"How did you afford this car?" she says police asked her son.
Niecy Nash says police "pulled a taser" on her son at a traffic stop.
In an interview with The Hollywood Reporter, the actress shared her concerns about being a Black mother amid the protests against racial injustice and police brutality in the wake of George Floyd's death, including a recent encounter her 28-year-old son had with law enforcement.
"My son got stopped leaving my house last Sunday," she recalled. "And they pulled a taser on him for a rolling stop. And then proceeded to question him and ask him, 'You have on a T-Mobile shirt. Do you work there? Because if you do, how did you afford this car? Because this is a 2020.'"
Nash continued, "They don't know if he was a manager. They don't know if he was an owner. They don't know if he had a rich mama. But what they probably felt like was, 'How did this young black boy get a car that I don't even have?' And we fitting to make you suffer for it."
The "Claws" star said her identity is to be "of service in the world" and pointed out how this starts at home. However, this has been difficult for Nash as she's struggling with how to explain everything to her son, while also being asked how she thinks non-POC should respond.
"So while I receive phone calls where people are saying, "What can white people do? What can non-black people do?" Nash told the outlet. "I'm trying to figure out what to tell my own son. I used to say, if you just comply, get home, and if there was a wrong that happened, we'll right it later."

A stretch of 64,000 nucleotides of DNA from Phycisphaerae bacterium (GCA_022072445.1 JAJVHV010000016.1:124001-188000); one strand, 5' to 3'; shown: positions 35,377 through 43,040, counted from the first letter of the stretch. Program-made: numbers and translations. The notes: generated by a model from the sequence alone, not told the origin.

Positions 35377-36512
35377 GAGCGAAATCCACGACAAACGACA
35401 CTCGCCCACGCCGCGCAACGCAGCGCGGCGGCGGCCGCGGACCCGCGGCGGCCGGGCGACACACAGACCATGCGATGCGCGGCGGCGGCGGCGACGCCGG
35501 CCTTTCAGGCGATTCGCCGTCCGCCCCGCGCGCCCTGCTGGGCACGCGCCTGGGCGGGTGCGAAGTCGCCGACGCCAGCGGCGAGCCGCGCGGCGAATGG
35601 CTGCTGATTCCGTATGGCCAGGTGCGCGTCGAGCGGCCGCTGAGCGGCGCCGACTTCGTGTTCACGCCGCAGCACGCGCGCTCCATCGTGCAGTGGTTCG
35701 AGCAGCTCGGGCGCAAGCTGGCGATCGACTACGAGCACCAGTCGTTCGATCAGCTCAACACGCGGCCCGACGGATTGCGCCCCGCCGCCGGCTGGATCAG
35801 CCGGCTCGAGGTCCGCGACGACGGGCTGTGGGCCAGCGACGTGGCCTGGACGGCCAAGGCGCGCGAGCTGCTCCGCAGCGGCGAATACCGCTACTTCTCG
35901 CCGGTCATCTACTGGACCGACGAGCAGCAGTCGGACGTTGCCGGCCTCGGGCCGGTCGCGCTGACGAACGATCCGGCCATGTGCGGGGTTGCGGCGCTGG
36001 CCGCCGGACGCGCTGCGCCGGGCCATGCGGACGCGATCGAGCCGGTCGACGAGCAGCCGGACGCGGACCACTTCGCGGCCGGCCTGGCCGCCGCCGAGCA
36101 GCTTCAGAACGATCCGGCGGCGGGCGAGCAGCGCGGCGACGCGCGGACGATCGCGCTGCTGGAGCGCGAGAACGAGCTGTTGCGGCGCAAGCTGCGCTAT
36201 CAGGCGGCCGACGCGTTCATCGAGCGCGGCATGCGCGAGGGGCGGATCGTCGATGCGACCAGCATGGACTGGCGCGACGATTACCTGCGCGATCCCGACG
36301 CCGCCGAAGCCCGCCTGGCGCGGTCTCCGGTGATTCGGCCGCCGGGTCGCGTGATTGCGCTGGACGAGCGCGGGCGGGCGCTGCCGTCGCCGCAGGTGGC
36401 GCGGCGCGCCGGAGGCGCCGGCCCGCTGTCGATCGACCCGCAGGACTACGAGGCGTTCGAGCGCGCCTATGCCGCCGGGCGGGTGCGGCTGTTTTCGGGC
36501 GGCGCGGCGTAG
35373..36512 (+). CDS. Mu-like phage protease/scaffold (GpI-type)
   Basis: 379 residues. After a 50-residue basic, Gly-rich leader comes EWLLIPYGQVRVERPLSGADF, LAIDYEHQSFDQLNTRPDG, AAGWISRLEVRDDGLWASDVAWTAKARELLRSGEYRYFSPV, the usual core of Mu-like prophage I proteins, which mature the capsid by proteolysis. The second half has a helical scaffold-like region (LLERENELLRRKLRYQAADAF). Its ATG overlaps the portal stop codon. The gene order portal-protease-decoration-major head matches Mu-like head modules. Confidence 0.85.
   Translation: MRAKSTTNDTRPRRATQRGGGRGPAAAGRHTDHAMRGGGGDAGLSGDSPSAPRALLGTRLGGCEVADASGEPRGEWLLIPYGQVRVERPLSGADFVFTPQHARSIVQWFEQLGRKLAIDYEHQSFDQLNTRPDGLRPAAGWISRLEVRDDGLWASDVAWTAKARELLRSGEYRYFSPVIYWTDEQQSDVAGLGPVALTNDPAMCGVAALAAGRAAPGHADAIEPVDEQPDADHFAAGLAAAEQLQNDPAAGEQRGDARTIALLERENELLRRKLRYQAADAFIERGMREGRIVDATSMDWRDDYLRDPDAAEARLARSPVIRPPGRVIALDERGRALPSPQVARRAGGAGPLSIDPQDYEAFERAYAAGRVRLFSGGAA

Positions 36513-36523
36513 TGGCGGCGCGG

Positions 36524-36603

"But now we watched a murder on national TV when George Floyd was murdered. I don't know because he complied," she continued. "He was in handcuffs. He was on the ground with his hands behind his back. So I don't even know. People are calling me, asking me to tell them something. And I'm trying to figure out what to tell mine."
Nash stressed that it's not the "responsibility of the oppressed to tell the oppressor what to do and how to right the wrong."
"So my suggestion is you need to ask non-black people what they can do," she explained. "Don't call one more black person and ask them nothing about nothing. You call the white people and ask them what they could do because black people, by definition, can't be racist because we're not the ones in power."
Nash's interview came just a couple of weeks after she spoke out about Floyd's death on "Good Morning America," revealing that the "Reno 911!" cast was donating $10,000 to Floyd's family.
"Our cast of 'Reno 911!,' we play bumbling cops on TV," she said. "But in real life, this is no laughing matter to any of us. I'm the mother of a black son, and I'm devastated. Our entire cast is brokenhearted about the passing of George Floyd. Prayerfully, this donation will be a small step toward healing for his family."
For nearly two weeks, protests have been taking place across the country over the death of Floyd, a 46-year-old Black man who died while a white police officer kneeled on his neck for nearly 9 minutes in Minneapolis, Minnesota on May 25.
Video captured Derek Chauvin with his knee on Floyd's neck while he died, igniting outrage across the globe. Floyd was unresponsive when paramedics arrived and was later pronounced dead.
Chauvin now faces a second-degree murder charge. The three cops with him -- Tou Thao, J. Alexander Kueng and Thomas Kieran Lane -- have been charged with aiding and abetting second-degree murder as well as aiding and abetting second-degree manslaughter. All four disgraced police officers face up to 40 years behind bars.